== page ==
Throughout the challenges, the contestants are eligible to win a variety of rewards, including cars, exotic vacation packages and cash prizes. Most of the time, these prizes far exceed those on other shows in value, acting as an extrinsic form of motivation for the challengers throughout the show.

Why-to air reality TV instead of scripted programming:

I remember when the show Survivor first aired in the United States and it seemed like the collective of U.S. tv-watchers was obsessed with it. I never watched it, but I was sure that the concept of “reality TV” would die off in a few years. Boy was I wrong!

Reality TV, which is more or less a synonym for “unscripted TV” even though scenes may be scripted, now occupies somewhere between 60 to 70% of all TV programming. Viewers may enjoy these shows because of a minor resemblance they may have to actual daily life (which now consists of 4 to 5 hours of TV watching per day for most Americans), but TV studios and networks prefer them because they don’t cost as much to produce.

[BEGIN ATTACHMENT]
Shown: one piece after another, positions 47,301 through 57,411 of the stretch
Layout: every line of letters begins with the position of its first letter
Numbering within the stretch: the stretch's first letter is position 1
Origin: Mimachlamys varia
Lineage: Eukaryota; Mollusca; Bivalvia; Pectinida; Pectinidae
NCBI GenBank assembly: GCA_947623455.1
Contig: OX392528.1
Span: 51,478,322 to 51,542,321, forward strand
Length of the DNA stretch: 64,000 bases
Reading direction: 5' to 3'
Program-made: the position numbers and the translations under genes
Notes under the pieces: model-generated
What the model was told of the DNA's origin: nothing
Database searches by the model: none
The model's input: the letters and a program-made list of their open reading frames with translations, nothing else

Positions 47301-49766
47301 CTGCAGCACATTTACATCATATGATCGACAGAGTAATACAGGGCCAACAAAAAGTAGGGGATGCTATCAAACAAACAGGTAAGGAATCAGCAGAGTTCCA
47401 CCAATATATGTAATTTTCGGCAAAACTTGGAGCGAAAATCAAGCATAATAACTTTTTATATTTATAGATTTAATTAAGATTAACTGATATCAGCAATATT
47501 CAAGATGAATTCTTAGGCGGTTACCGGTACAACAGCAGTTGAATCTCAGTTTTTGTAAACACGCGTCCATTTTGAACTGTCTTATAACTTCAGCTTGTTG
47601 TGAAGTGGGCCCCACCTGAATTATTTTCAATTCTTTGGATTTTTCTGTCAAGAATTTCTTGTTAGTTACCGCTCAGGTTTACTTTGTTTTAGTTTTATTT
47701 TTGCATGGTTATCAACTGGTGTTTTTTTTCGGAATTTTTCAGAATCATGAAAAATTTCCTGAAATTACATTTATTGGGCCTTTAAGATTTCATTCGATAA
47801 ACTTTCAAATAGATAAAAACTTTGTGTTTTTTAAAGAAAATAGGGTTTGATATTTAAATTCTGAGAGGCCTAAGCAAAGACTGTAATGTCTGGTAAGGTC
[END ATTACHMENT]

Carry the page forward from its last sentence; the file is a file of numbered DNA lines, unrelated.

Why-to pay game show contestants:

From what I can tell, the chefs on Top Chef are put through some pretty grueling circumstances. Aside from working alongside, and being subject to the tirades of, toxic competitors and judges, these reality show contestants are made to stay up all night cooking or to cook in scalding heat before serving food to hundreds of diners. Though they may be able to obtain the cash prize of something like $125,000 at the end of the show, plenty of the contestants don’t win anything throughout the program. It would seem that their only prize is publicity, but, if they don’t win a single challenge throughout the season, this may actually reflect negatively on the individual’s cooking ability. On top of that, they may even have to take time off from work to perform in the show.